Sprint contracts are all two years. I just discovered that I still have ten months left on mine. This perplexes me because the Statute of Frauds limits personal service contracts to one year. Any lawyers listening who can explain this?

  4. Alan says:

    Lucky me; I’m a dissatisfied Sprint customer with 2 months left on my contract. Then again, I really wouldn’t want to give them $50 for nothing just so I can go contract with someone else who is only marginally better.

  5. zuzu says:

    So, how does that whole mobile phone contract trading option work, again?

  6. Ryan Waddell says:

    I rather despise what ever it is that’s broken in the psyche of consumers in the United States that they couldn’t grasp or otherwise refused the European model, which makes so much more sense

    In Ireland, my RAZR was locked to the Vodafone Network. AND I paid 300 euro for it, without a contract, so it’s not like it was subsidized (the Canadian subsidized price on the RAZR at the time was $100). I had to find software online to unlock it and use it here in Canada when I moved back home.

    You also have to pay a television licence fee in Ireland (and I believe the UK), simply for owning a television. Every single year. So yes, parts of Europe might be doing it right… but at least in Ireland, they certainly aren’t.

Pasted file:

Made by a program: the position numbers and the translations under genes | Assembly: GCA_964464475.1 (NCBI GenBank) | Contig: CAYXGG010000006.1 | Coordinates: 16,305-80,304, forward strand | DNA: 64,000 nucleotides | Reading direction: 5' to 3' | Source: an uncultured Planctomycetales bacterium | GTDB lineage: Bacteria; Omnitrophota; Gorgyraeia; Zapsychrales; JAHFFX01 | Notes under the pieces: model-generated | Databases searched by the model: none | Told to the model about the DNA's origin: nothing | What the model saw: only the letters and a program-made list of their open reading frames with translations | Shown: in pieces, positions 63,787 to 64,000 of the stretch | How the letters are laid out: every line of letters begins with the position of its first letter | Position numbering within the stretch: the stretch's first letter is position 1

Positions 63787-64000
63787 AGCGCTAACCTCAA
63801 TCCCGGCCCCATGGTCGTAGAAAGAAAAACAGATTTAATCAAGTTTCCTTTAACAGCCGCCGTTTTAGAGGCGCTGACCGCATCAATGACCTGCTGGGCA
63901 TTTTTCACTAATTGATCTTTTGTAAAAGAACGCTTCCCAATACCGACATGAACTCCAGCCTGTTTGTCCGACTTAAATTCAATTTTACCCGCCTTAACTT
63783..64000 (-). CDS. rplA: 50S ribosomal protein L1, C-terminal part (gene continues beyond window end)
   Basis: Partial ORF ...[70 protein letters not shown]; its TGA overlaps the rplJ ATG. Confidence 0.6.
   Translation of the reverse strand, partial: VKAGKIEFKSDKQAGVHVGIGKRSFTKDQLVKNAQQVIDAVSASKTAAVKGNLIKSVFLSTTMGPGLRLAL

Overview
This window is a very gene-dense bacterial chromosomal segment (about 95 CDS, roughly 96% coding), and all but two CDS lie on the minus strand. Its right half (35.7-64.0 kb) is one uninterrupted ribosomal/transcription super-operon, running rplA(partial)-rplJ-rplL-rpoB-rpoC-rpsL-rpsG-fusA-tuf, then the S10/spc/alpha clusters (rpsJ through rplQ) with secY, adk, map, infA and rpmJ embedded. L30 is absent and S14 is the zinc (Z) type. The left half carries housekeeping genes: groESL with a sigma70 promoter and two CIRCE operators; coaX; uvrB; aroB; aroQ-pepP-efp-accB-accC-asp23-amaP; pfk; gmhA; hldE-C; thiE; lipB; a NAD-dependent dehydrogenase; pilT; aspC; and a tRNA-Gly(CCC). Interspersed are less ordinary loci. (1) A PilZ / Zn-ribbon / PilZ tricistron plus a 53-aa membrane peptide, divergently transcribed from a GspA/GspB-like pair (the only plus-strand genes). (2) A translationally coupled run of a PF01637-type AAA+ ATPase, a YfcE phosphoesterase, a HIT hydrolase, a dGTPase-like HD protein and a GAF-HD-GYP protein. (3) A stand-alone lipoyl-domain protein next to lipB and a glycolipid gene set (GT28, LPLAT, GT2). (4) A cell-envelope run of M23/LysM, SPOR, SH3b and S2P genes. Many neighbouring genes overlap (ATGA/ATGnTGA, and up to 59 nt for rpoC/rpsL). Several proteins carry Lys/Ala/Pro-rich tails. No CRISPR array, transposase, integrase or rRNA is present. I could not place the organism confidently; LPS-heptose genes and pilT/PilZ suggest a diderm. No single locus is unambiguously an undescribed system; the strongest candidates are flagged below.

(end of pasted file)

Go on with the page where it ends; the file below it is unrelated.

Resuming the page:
7. themindfantastic says:

    Seems similar to the ‘tab’ concept of Koodo phones here in Canada. You get a running ‘tab’ of I think $125, to spend on a phone if its cheaper than $125, you pay nothing for the phone, and every time you pay a bill they take 10% of your bill amount off the tab of your phone. So if you pay $40 a month Your tab goes down by $4. If you reach zero tab, well… the phone is yours if you leave before its paid off you owe the balance remaining. Its not particularly amazing, but at least you feel less concerned about leaving your plan early.

  8. dculberson says:

    “Line of zero bullshit”

    Nice!

  9. zuzu says:

    Seems similar to the ‘tab’ concept of Koodo phones here in Canada. You get a running ‘tab’ of I think $125, to spend on a phone if its cheaper than $125, you pay nothing for the phone, and every time you pay a bill they take 10% of your bill amount off the tab of your phone. So if you pay $40 a month Your tab goes down by $4. If you reach zero tab, well… the phone is yours if you leave before its paid off you owe the balance remaining. Its not particularly amazing, but at least you feel less concerned about leaving your plan early.

    I rather despise what ever it is that’s broken in the psyche of consumers in the United States that they couldn’t grasp or otherwise refused the European model, which makes so much more sense:

    You don’t lease a television from your cable provider.

    You don’t lease a computer from your internet service provider.

    You don’t lease your washer from the water company, or your dryer from the gas company.

    So why the hell do Americans have such a hard time paying $600 for a phone up front, and then taking their business for network connectivity anywhere they please month-to-month?! Why do we have these elaborate schemes of “nights and weekends”, “friends and family”, “mobile-to-mobile”, “My Faves”, with multi-year contracts.

    Telephone minutes are a commodity, like water, electricity, and bandwidth; demand (as market actors) that the companies compete with each other like it is a commodity. Don’t let them bamboozle you into this airline-esque tomfoolery.